February 20, 2003
WHOEVER wrote the song "Let it Snow, Let It Snow, Let It Snow" obviously didn't have 50 feet of driveway and 35 feet of sidewalk to shovel! Ugh! Rick Bauer, Bellmawr, N.J. First, SUVs and their owners are demonized by idiots who say they are supplying the terrorists with money for weapons. Then, with the blizzard, we heard the city put out a call to SUV owners to help nurses and doctors get to the hospitals. Isn't that ironic? Those same terrible, awful SUVs being called upon for help.
February 16, 2003 |
Enough, already. But snow this winter persists - with a major winter storm expected to hit late today. And this one will take some digging, with at least 8 and as many as 16 inches predicted. A little more than an inch of snow fell yesterday on the Philadelphia region. Forecasters at the National Weather Service say 8 to 12 beginning today. Accuweather predicts between 8 and 16. "From late Sunday into Monday it's going to be a mess," said Jim Eberwine, a Weather Service meteorologist based in Mount Holly.
January 6, 2003 |
The few inches of snow that fell throughout the day yesterday gave the area a Currier and Ives winter wonderland look - although if you were trying to negotiate slippery roads last night or scraping ice off your car window this morning, you might not have appreciated it. The storm that hit the Philadelphia area yesterday - meteorologists say it was the fourth "snow event" since the first of December around here - left from 2.5 inches at the...
November 10, 2002 |
Katy Winters would arrive at work early at the Philadelphia Zoo so she could sketch the animals and watch their interactions with zookeepers. She saw the gazelles "dancing," she recalled, and held two squalling baby bears. She would pet the velvety nose of a camel and stroke the neck of a big tortoise. "Nature is my source of inspiration," said Winters, 50, who moved from the zoo's graphic-arts department to a career as a freelance illustrator and etcher. Her detailed illustrations and etchings include wildlife, birds and botanicals - some inspired by the abundant blooms in her own garden.
January 6, 2002 |
Forty years ago, young physician Robert Maro plunked the first plastic Santa on the lawn of his corner rowhouse at 29th and Reed Streets in South Philadelphia. One move across the river and thousands of visitors later, he carefully removed a menagerie of almost 200 carolers, reindeer and snowmen from his sprawling yard in Cherry Hill for the final time yesterday. Maro's wonderland, for decades a regional institution, was given to more than 100 people who spent the 12th day of Christmas in line to collect his treasures.
January 21, 2000 |
Guess what? It snowed yesterday. For the first time this year. Oh, you already knew that? OK, how about this: it's cold today. You knew that, too? So you think you're pretty smart, huh? How about this: It might snow again on Sunday. Oh, man, you knew that, too? Then you probably knew everything else that's going to be in this story, right? Right? Yeah, yeah, yeah. Stick around, maybe you'll learn something. First of all, we'll give you the basics: About 31/2 inches of snow fell in Philadelphia yesterday, less north of the city, more to the south, particularly over in Jersey.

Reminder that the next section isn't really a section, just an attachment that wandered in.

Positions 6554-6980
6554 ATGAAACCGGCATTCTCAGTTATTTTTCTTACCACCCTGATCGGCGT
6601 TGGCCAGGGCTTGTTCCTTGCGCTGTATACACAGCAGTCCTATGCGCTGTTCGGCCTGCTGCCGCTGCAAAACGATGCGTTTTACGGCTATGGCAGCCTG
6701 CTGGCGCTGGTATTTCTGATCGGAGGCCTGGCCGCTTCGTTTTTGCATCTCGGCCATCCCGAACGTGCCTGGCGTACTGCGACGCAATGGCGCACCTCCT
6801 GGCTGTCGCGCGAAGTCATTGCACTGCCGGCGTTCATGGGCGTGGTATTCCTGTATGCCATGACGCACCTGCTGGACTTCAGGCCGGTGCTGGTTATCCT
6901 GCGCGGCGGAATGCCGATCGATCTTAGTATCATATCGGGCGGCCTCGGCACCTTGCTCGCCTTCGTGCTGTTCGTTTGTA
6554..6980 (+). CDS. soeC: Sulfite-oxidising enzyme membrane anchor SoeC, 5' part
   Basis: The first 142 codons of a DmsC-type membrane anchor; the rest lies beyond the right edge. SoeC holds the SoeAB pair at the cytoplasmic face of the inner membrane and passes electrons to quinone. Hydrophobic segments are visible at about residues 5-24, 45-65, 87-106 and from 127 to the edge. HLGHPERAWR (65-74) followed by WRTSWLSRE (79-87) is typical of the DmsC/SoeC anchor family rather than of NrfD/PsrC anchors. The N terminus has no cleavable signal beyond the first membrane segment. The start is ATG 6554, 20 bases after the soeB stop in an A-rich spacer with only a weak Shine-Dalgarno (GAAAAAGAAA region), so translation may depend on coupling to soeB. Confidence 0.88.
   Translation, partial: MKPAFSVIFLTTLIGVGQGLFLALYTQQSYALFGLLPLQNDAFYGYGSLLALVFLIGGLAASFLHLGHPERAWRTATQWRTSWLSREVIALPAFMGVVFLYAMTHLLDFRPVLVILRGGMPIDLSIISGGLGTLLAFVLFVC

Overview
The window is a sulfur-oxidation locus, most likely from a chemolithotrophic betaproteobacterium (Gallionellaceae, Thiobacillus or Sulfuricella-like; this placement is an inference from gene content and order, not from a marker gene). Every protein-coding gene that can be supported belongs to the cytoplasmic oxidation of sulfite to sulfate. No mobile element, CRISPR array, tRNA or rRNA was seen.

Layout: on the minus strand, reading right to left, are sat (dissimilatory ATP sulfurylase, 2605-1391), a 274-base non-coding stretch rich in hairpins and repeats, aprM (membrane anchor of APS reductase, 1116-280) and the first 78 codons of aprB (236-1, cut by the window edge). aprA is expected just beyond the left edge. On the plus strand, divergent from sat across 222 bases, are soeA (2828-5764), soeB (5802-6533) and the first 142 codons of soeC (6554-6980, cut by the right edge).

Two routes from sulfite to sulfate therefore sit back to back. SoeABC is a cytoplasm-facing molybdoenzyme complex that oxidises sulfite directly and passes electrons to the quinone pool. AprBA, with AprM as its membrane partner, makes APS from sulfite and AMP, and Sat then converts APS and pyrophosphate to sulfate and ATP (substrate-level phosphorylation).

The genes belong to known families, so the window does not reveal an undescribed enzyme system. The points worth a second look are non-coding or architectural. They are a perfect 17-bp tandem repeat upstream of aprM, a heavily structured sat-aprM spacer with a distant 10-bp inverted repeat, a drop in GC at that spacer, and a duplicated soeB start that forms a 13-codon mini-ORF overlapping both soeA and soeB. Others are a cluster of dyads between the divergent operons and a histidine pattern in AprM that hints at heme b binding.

December 12, 1998 |
As my sister and I drove home for Thanksgiving, the fast-food temptations along Route 38 proved too much to resist. Despite our explicit instructions from the homestead not to make any pit stops for food, we succumbed. I stepped into the restaurant and found myself in a winter wonderland: Cutouts of reindeer played on the walls; snowflakes hung from the ceiling amid tinsel and colored lights. My appetite was gone. The holidays were here. I understand that for many people, these symbols are expressions of joy, heralding a season wrought with religious and familial significance.
March 4, 1998 |
A winter wonderland, it wasn't for this umbrella-toting pedestrian who was sloshing her way across the Swarthmore College campus yesterday. Sunnier weather is expected for today, although a shower is possible, along with a high temperature near 50.
October 23, 1997 |
The clock was ticking past 12:30 a.m. The ninth inning of Game 3 of the World Series was still in progress. And back in the Florida Marlins' clubhouse early yesterday morning, Darren Daulton and Al Leiter were staring at the television set. Four years ago, Daulton had hit a World Series home run off Leiter in the world-famous 15-14 game staged by the Blue Jays and Phillies. And now, with the Marlins trying to hold on to a 14-11 lead over the Indians, that deja vu feeling was starting to hit. "I don't like that '14' on the scoreboard," Daulton told Leiter.
August 23, 1997 |
My friend Jim Malone and I once argued about which month was the toughest. I picked February. Jim, always a contrarian, said February was a fine month, an excellent month, and any fool knew the worst month was August. Naturally, August was my favorite. Our choices were skewed by our origins. Jim, a long-time Swarthmore resident now living in Kennett, had grown up in East Texas, where a human being in August is just a grease drop dancing on a hot griddle. I, on the other hand, grew up in eastern Connecticut, where by February the glorious winter wonderland has become the accursed winter wonderland, not to melt away until March.